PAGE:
The Differences Between Alzheimer's and Dementia

What are the differences between Alzheimer's disease and dementia? My aunt has dementia, but my family members do not know if she has Alzheimer's disease. This is very confusing to me. Can you help me understand?

Many people use the words "Alzheimer's disease" and "dementia" interchangeably, but they are not the same conditions. In fact, there is a form of dementia that is completely unrelated to Alzheimer's disease. Here is what you should know.

Dementia versus Alzheimer's

Dementia is a general term for a set of symptoms that includes memory loss, impaired communication skills, a decline in reasoning and changes in behavior. It is typically more common in people over the age of 65.

Alzheimer's disease is a specific illness that is the most common cause of dementia. Though many diseases can cause dementia, Alzheimer's - which affects 5.7 million Americans today - accounts for 60% to 80% of dementia cases, which is why you often hear the terms used interchangeably.

There are, however, many other conditions that can cause symptoms of dementia. Vascular dementia, which is the second most common cause, accounting for about 10% of dementia cases. Vascular dementia is caused by a stroke or poor blood flow to the brain.

Other degenerative disorders that can cause dementia include Lewy body dementia, Parkinson's disease, Frontotemporal dementia, Creutzfeldt-Jakob disease, Chronic Traumatic Encephalopathy (CTE), Huntington's disease and Korsakoff Syndrome. Some patients may also have more than one form of dementia, which is known as mixed dementia.

Dementia is caused by damage to brain cells, but the symptoms can vary depending on the cause. In the case of Alzheimer's disease, damage is caused by protein fragments or plaque that accumulates in the space between nerve cells and twisted tangles of another protein that build up inside cells.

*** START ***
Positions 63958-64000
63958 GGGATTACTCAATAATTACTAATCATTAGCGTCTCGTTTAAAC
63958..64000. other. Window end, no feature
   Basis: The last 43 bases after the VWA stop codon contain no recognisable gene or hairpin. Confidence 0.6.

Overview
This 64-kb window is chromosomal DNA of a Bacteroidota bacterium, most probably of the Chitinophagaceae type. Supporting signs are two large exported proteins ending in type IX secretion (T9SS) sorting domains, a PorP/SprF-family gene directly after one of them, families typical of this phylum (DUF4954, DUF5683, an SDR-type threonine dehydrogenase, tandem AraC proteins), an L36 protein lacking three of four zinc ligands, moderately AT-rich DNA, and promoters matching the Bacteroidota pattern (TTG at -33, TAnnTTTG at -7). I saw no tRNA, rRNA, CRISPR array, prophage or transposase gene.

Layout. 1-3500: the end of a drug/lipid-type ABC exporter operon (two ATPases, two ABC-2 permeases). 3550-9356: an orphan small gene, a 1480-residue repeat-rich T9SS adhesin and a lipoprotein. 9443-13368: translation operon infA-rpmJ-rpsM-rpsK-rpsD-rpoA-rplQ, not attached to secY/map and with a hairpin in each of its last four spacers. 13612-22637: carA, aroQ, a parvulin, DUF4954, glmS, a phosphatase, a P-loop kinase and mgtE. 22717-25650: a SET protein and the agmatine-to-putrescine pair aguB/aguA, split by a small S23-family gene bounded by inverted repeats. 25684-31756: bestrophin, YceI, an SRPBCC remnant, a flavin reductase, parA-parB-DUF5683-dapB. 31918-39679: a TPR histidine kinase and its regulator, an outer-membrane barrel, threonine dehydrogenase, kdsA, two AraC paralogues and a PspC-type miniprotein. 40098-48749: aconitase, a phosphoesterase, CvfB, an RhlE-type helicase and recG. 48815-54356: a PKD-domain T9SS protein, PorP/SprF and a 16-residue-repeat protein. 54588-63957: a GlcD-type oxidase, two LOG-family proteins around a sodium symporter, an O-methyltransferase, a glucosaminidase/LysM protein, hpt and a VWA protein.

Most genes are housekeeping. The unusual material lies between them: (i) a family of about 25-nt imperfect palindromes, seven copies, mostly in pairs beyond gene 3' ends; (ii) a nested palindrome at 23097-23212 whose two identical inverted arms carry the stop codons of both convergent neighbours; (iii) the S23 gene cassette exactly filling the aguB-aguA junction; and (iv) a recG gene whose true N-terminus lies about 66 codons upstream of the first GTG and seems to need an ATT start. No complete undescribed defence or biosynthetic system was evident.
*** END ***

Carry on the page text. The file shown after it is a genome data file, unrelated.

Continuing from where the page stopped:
In Alzheimer's disease, dementia gets progressively worse. It can progress to the point where patients cannot carry out daily activities, speak, respond to their environment, swallow or walk. Although some treatments may temporarily ease symptoms, the downward progression of the disease continues and there is no known cure.

Some forms of dementia, however, are reversible, which is why it's important to be evaluated by a physician early on. Vitamin deficiencies, thyroid problems, brain tumors, depression, excessive alcohol use, medication side effects and certain infectious diseases can cause reversible forms of dementia.

Another treatable form of dementia is a condition known as normal pressure hydrocephalus, which is caused by a buildup of cerebrospinal fluid in the brain. This may be relieved by surgically implanting a shunt to drain off excess fluid. This type of dementia is often preceded or accompanied by difficulty walking and incontinence.

To learn more about different types of dementia, including the symptoms, risks, causes and treatments visit the Alzheimer's Association's website.

Savvy Living is written by Jim Miller, a regular contributor to the NBC Today Show and author of "The Savvy Living" book. Any links in this article are offered as a service and there is no endorsement of any product. These articles are offered as a helpful and informative service to our friends and may not always reflect this organization's official position on some topics. Jim invites you to send your senior questions to: Savvy Living, P.O. Box 5443, Norman, OK 73070.

Published July 6, 2018
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